Streisand acquired the rights to direct a film adaptation in the 1980s, and the project never came to fruition. "Glee" co-creator Ryan Murphy took "The Normal Heart" under his wing, and Kramer's award-winning work about the AIDS epidemic — starring Mark Ruffalo, Julia Roberts, Matt Bomer and Jim Parsons — will now premiere on HBO.
In an interview with the New York Times, Kramer, who attended the recent New York City screening of the film, said that the thought of two men having sex on screen was "very distasteful" to Streisand.
"I said [to Barbra Streisand], 'I really think it's important that after eons of watching men and women make love in the movies, it's time to see two men do so,'" Kramer told the Times. "I bought her a book of very beautiful art pictures of two men making love, and she found it very distasteful."
In response, Streisand released a statement saying her intention for the movie was "to promote the idea of everyone's right to love. Gay or straight!"
Kramer continued to point out that Murphy initially used his own money to buy the rights and believed it "tacky" of Streisand — who couldn't raise the money for the film — to not "think of something like that."
In April, Streisand gave The Hollywood Reporter a firsthand account of how the film fell through. She said, "I tried very hard to get it made, but when it became clear that we couldn't raise the money to do it as a film due to the controversial nature of the material, I thought, 'All right, we'll do it on TV.' At least it would reach a wide audience. But HBO would only pay Larry $250,000 for the rights, and he would not let it go forward for anything less than $1,000,000, and no company was willing to move on it."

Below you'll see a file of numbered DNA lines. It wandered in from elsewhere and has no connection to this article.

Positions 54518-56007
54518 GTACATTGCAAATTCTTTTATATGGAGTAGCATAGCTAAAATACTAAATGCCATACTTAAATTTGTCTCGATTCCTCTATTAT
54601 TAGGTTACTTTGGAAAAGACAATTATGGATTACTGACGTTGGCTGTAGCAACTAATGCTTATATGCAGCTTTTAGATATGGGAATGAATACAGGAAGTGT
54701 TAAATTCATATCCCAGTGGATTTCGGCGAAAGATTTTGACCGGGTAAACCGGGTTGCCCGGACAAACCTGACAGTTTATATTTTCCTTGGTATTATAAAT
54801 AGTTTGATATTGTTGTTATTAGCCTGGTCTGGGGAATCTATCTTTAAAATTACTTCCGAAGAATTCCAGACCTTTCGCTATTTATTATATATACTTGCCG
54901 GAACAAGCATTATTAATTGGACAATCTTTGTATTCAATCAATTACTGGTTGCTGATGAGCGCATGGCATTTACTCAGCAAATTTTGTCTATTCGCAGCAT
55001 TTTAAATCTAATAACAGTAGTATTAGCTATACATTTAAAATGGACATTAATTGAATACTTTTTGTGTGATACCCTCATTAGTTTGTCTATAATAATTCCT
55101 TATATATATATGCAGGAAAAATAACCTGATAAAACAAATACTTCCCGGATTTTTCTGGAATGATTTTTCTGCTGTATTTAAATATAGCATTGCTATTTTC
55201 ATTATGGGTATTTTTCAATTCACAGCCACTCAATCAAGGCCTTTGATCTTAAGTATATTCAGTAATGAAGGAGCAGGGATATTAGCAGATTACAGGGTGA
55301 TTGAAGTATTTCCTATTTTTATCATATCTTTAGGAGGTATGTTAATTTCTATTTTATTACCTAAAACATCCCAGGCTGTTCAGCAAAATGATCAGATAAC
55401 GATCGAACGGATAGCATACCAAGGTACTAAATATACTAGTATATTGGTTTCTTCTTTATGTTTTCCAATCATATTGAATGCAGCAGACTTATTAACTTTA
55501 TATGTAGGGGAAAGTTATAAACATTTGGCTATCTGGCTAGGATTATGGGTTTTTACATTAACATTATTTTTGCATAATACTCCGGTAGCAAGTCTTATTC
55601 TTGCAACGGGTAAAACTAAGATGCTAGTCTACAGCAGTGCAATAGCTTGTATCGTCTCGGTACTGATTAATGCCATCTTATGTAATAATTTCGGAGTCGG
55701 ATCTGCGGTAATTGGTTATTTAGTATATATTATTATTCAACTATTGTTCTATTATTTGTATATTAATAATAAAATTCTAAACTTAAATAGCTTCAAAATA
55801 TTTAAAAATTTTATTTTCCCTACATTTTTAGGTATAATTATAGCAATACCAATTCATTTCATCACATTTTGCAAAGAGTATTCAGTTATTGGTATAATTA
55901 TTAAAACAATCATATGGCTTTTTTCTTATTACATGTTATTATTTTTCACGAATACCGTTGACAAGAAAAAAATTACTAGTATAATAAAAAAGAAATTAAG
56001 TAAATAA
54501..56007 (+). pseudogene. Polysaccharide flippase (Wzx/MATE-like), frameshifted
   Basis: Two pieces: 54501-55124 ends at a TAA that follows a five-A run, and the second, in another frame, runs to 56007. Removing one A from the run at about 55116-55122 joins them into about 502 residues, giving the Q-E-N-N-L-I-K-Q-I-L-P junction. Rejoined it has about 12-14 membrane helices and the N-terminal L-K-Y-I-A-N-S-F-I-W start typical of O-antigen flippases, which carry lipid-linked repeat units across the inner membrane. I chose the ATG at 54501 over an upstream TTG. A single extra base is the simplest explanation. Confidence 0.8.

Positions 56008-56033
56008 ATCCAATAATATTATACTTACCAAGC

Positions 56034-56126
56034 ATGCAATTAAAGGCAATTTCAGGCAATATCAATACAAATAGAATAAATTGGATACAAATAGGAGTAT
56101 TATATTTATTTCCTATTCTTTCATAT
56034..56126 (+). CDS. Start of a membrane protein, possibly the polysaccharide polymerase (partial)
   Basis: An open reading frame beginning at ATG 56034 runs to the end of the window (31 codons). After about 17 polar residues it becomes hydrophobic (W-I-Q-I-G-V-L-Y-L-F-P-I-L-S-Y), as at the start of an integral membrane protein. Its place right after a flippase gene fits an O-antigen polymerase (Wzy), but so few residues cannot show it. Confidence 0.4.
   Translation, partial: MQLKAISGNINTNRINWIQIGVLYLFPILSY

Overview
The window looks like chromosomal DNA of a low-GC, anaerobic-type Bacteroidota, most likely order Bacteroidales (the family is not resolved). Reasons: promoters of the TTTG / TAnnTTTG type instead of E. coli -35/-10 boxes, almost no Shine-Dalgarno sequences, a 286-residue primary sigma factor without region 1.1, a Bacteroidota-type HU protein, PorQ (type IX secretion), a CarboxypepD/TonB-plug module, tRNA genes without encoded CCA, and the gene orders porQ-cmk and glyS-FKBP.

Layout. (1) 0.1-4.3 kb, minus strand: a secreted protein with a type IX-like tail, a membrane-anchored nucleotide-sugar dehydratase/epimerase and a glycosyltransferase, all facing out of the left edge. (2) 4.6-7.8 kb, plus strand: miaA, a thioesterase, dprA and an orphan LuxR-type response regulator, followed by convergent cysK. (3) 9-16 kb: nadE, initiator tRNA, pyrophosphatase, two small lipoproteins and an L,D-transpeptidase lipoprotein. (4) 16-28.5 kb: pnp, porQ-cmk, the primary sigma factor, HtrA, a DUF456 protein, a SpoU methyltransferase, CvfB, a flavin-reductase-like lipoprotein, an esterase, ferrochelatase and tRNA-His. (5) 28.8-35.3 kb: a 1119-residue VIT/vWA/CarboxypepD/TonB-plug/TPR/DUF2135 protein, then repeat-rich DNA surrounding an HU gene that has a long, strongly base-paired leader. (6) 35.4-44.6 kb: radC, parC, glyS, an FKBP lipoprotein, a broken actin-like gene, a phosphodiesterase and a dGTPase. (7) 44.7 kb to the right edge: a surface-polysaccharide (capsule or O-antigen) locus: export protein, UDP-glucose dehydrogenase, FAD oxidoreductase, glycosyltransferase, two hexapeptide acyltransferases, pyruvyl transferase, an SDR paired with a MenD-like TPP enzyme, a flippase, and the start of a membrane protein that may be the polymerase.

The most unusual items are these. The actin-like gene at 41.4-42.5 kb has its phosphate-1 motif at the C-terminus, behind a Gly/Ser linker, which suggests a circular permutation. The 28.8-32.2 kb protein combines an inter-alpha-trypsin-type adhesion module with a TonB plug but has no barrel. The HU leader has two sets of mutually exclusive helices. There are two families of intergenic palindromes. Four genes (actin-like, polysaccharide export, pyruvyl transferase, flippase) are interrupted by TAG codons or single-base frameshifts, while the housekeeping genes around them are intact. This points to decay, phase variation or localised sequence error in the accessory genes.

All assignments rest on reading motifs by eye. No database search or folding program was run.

She explained that — although the rights to the film reverted back to Kramer — she persisted in getting the project on its feet. Streisand initially asked Roberts, Ruffalo and Cooper, the current film's stars, to be a part of "The Normal Heart." In 2007, Kramer again asked Streisand to direct the film — with his screenplay — but she declined, stating that she could not have her "hands tied" if changes had to be made.
"In the press, Larry kept speaking out against me," she continued. "But I think it's unfair to keep blaming me for the movie not getting made. I worked on it for 25 years, without pay. Larry had the rights for the last 15 years and he couldn't get it made, either. Those are the facts.
"I will always believe in Larry's play and its powerful theme about everyone's right to love. It's been 28 years since I tried to get this piece made … so much has happened since. But I'm glad it's finally here."
The Times reports that Kramer is working on a "Normal Heart" sequel for Murphy. Read critics' reviews for the film here.